Second Research Seminar of Unit 1, Group B

The Peace Process in the Middle East and the Changing

Arab-Israeli Relations

TATEYAMA Ryoji (National Defense Academy)

held on November 29, 1997


The first half of this presentation sketches the historical development of the Arab-Israeli relations. The second half analyzes the impact of the Islamic movement on the peace process in the Middle East. First, in the history of Arab-Israeli relations, what kinds of ideologies and actions have shaped the diplomacy of the Arab countries? Up until the third Middle Eastern War in 1967, the Arab countries challenged the status-quo by pursuing anti-colonialism, the non-alignment movement, nationalism, socialism and so forth. Since the war, in contrast, they shifted gears toward the maintenance of the status quo as was seen in new-Arabism. In the background of this change seem to lie the new conditions such as the multipolarization of the Arab World since the rise of oil producing countries and the emerging threats of Israeli military forces. Indeed, the more and more Islamic countries have established diplomatic relations with Israeli in recent years.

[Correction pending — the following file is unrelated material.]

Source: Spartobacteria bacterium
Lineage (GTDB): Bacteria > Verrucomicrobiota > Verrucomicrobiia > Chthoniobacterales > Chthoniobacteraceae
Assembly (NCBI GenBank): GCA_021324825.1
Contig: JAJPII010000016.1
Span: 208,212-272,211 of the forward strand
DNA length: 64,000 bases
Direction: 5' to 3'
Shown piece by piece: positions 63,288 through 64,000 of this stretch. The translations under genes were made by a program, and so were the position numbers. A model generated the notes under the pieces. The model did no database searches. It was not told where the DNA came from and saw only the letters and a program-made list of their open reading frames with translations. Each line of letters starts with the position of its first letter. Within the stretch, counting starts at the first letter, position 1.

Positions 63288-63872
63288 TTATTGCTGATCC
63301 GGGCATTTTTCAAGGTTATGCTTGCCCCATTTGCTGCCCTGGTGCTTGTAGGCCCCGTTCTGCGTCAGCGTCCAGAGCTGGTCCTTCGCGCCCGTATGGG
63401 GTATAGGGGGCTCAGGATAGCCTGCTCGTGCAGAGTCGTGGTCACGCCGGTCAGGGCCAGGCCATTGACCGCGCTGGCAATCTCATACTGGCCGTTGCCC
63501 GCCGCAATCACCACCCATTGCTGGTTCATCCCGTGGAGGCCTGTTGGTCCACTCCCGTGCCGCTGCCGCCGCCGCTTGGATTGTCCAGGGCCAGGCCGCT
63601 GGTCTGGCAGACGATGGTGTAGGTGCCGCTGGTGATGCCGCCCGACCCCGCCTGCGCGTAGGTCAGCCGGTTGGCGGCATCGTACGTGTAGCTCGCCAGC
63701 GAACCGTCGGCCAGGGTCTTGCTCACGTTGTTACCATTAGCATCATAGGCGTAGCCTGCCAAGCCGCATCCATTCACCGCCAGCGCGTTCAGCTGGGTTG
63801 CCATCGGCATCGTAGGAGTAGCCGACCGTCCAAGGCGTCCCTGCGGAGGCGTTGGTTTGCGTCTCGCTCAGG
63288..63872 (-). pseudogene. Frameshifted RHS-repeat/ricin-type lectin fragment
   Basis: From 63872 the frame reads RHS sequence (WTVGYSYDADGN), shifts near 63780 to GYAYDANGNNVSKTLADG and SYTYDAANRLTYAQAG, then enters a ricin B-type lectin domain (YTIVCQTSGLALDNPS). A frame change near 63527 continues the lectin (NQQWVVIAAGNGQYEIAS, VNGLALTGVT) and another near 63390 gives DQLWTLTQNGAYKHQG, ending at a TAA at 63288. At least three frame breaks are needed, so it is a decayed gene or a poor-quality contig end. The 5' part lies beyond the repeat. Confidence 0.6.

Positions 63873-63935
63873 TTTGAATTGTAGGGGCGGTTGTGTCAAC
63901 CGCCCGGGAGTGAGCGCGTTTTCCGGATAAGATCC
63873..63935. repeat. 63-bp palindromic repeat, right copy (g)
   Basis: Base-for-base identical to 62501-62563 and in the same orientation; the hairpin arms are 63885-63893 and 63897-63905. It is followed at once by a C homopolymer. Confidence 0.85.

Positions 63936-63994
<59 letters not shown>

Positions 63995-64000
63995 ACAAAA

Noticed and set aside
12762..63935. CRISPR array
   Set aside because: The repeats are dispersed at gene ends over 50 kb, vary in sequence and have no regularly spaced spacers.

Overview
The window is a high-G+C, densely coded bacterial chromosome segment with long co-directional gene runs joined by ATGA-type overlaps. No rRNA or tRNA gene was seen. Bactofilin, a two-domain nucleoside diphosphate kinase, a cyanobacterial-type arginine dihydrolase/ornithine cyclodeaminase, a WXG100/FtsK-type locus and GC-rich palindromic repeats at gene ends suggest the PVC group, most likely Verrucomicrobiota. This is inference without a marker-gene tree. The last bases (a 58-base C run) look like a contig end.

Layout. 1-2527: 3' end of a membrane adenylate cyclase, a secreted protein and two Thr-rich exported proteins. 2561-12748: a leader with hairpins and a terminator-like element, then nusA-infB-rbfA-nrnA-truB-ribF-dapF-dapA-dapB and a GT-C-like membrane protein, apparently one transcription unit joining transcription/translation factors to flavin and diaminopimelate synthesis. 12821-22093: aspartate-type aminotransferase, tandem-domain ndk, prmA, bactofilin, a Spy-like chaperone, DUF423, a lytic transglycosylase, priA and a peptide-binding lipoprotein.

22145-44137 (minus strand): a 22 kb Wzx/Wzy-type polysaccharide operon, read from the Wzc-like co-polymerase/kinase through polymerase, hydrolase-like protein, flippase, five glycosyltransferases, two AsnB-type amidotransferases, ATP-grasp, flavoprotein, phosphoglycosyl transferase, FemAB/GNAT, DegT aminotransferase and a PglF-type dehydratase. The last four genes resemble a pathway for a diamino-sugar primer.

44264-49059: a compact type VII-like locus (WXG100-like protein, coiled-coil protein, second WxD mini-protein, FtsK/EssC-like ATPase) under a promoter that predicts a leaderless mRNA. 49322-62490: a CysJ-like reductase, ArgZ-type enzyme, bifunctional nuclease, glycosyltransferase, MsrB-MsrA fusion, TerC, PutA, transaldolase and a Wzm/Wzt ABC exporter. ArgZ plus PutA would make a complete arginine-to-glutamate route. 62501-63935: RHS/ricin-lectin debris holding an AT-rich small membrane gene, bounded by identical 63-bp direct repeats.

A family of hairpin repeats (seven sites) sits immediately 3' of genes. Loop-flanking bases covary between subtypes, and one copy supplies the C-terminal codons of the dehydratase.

Second, how does Islam affect the peace process in the middle process? In a sense, religious nationalism has emerged to replace secular nationalism, which has been characterized by the recent tendency to support the status quo. The examples of this shift include the opposition to the Sadat's leadership toward the peace process in Egypt (Muslism Brethren), Iran's rejection of the peace process after the revolution, and the intifada in Palestine (Hamas).